Although relying on the general principle that income tax is "to be computed on an annual basis and with the factors in the income of the particular tax year," 118 F.2d at 117, the Laguna decision rested on the fact that the regulations required the taxpayer "to treat each parcel sold as a separate capital transaction having a separate basic cost and yielding a separate profit in the year of its sale." Id. In contrast, there is no indication that Congress intended installment sales to be treated as a number of separate transactions. Installment reporting is not even required; the taxpayer may elect not to use it. See I.R.C. Sec. 453(a) (1) (1970).
The Stewarts erroneously deducted their entire basis in 1968, and now seek to deduct part of it again. The applicable principle here is that "when a taxpayer receives a tax advantage from an erroneous deduction, he may not deduct the same amount in a subsequent year after the Commissioner is barred from adjusting the tax for the prior year." Robinson v. Commissioner, 181 F.2d 17, 18 (5th Cir. 1950). In Robinson, the taxpayer paid $29,000 for the rights to cut timber for five years. In 1939 and 1940, he deducted that entire amount as the cost of timber sold in his business. In 1942, because of a legal dispute, he gave up his remaining rights to cut timber, resulting in a loss of $10,000. The taxpayer sought to deduct this amount as a loss in 1942, arguing that the earlier deduction was in error because at that time it was simply a cash investment. The court held that the taxpayer could not claim a second deduction for the amount erroneously deducted. Cf. Charles Ilfeld Co. v. Hernandez, 292 U.S. 62, 54 S. Ct. 596, 78 L. Ed. 1127 (1934) (corporation could not deduct losses due to diminution in value of subsidiary's stock since the same amounts had already been deducted as net operating losses); Marwais Steel Co. v. Commissioner, 354 F.2d 997 (9th Cir. 1965) (parent corporation could not deduct amount of loans to subsidiary as losses on liquidation of subsidiary since these amounts had already been deducted as bad debts).
The Stewarts argue that Robinson is inapplicable because section 453 "expressly allows them to do what they did." However, the same argument could have been made in Robinson, where the statute allowing for deduction of business losses would have "expressly" allowed the deduction sought by the taxpayer. Robinson and similar cases are based on the general proposition that the taxpayer cannot deduct the same amount twice. This is not in conflict with the principle, established in Laguna, that the government cannot make up for its failure to correct an erroneous deduction in one transaction by disallowing a deduction in a separate transaction. Nor does it allow the Commissioner to avoid the statute of limitations. The Stewarts deducted more than the actual basis of the property in a previous year. They have no basis left to deduct in subsequent years.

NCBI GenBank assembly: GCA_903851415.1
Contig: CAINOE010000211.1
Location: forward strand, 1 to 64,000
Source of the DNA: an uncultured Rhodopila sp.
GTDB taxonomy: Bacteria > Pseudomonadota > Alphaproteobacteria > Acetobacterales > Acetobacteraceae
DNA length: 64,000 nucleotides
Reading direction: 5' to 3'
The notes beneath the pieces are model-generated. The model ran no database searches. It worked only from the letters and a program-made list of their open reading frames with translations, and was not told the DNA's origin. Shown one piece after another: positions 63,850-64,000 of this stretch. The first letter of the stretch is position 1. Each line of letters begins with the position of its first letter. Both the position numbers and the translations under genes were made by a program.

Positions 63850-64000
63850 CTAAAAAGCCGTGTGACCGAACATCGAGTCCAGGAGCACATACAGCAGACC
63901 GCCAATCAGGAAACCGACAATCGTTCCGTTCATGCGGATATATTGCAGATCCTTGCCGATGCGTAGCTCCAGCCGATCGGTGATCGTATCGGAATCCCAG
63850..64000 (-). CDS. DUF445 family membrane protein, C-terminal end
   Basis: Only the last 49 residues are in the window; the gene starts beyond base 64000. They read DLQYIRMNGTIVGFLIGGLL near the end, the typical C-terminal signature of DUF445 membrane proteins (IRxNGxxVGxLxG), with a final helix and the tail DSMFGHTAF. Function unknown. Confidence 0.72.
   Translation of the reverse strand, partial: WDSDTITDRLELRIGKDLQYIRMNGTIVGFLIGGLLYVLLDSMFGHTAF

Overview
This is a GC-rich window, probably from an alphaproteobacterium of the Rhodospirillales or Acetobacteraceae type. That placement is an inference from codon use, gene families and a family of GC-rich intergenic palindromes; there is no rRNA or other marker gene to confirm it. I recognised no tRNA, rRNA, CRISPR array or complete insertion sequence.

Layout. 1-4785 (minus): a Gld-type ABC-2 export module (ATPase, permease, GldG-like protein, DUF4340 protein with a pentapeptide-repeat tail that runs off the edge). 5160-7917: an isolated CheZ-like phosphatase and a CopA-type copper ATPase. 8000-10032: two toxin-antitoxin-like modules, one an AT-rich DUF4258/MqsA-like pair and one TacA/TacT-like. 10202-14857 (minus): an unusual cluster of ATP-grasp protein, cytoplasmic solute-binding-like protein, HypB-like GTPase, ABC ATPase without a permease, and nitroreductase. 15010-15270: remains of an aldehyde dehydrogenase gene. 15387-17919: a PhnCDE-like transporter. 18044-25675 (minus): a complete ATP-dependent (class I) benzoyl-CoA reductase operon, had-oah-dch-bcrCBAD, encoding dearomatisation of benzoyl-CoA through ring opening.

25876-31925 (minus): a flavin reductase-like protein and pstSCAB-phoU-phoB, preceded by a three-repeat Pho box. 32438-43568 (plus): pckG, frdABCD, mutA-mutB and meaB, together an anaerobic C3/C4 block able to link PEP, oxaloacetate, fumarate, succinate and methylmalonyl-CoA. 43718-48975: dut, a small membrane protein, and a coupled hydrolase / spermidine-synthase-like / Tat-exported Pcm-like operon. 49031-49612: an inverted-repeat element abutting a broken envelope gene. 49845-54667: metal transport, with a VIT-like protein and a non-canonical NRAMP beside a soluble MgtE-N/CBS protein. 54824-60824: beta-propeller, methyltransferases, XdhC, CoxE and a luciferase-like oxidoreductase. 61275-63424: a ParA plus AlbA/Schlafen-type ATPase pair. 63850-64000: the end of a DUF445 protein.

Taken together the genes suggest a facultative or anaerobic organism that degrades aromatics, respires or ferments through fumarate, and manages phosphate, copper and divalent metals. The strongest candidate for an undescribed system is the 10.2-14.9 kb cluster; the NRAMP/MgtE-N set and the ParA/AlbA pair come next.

In 1970 the Stewarts sold some of their own securities to Stewart Property Management, Inc. (SPM) and took an installment note for the purchase price. At the time, Spencer Stewart owned 45% of SPM. The other shareholders were Stewart's employees and business associates; all owed money to him. SPM owed money to the bank but did not have the cash to pay it. Stewart had guarantied SPM's loan. After obtaining the securities, SPM transferred them to the bank as collateral for the loan. The bank sold them and used the proceeds to discharge SPM's loan (and also Stewart's guaranty obligation). SPM reported about $3,000 profit on the sale of the securities by the bank. The transaction was intentionally structured so as to give the Stewarts the benefit of installment reporting of the proceeds from the sale to SPM.
The district court held the Stewarts had properly used the installment method to report the proceeds from the sale of securities to SPM.B. Installment Reporting.